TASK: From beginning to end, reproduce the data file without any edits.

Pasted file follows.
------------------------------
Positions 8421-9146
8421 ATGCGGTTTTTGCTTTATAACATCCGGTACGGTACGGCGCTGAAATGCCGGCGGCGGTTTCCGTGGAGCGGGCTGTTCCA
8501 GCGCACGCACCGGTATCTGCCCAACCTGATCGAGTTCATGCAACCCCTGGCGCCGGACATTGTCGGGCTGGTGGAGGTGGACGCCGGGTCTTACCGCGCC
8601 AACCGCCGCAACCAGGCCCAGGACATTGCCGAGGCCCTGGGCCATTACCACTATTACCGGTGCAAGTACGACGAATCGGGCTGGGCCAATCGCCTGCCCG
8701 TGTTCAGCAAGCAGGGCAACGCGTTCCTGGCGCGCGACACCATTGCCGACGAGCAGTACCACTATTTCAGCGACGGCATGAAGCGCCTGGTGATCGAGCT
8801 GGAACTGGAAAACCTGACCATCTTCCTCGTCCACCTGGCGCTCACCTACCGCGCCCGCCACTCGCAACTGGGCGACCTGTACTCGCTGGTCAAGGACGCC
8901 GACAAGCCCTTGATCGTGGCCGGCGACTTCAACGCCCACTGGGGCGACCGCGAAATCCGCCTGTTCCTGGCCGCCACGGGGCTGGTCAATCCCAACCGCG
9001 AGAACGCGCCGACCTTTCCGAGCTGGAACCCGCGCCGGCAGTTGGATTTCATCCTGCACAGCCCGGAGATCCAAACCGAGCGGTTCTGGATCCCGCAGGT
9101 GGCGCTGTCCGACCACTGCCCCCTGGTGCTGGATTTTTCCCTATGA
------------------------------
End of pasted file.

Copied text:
Positions 8421-9146
8421 ATGCGGTTTTTGCTTTATAACATCCGGTACGGTACGGCGCTGAAATGCCGGCGGCGGTTTCCGTGGAGCGGGCTGTTCCA
8501 GCGCACGCACCGGTATCTGCCCAACCTGATCGAGTTCATGCAACCCCTGGCGCCGGACATTGTCGGGCTGGTGGAGGTGGACGCCGGGTCTTACCGCGCC
8601 AACCGCCGCAACCAGGCCCAGGACATTGCCGAGGCCCTGGGCCATTACCACTATTACCGGTGCAAGTACGACGAATCGGGCTGGGCCAATCGCCTGCCCG
8701 TGTTCAGCAAGCAGGGCAACGCGTTCCTGGCGCGCGACACCATTGCCGACGAGCAGTACCACTATTTCAGCGACGGCATGAAGCGCCTGGTGATCGAGCT
8801 GGAACTGGAAAACCTGACCATCTTCCTCGTCCACCTGGCGCTCACCTACCGCGCCCGCCACTCGCAACTGGGCGACCTGTACTCGCTGGTCAAGGACGCC
8901 GACAAGCCCTTGATCGTGGCCGGCGACTTCAACGCCCACTGGGGCGACCGCGAAATCCGCCTGTTCCTGGCCGCCACGGGGCTGGTCAATCCCAACCGCG
9001 AGAACGCGCCGACCTTTCCGAGCTGGAACCCGCGCCGGCAGTTGGATTTCATCCTGCACAGCCCGGAGATCCAAACCGAGCGGTTCTGGATCCCGCAGGT
9101 GGCGCTGTCCGACCACTGCCCCCTGGTGCTGGATTTTTCCCTATGA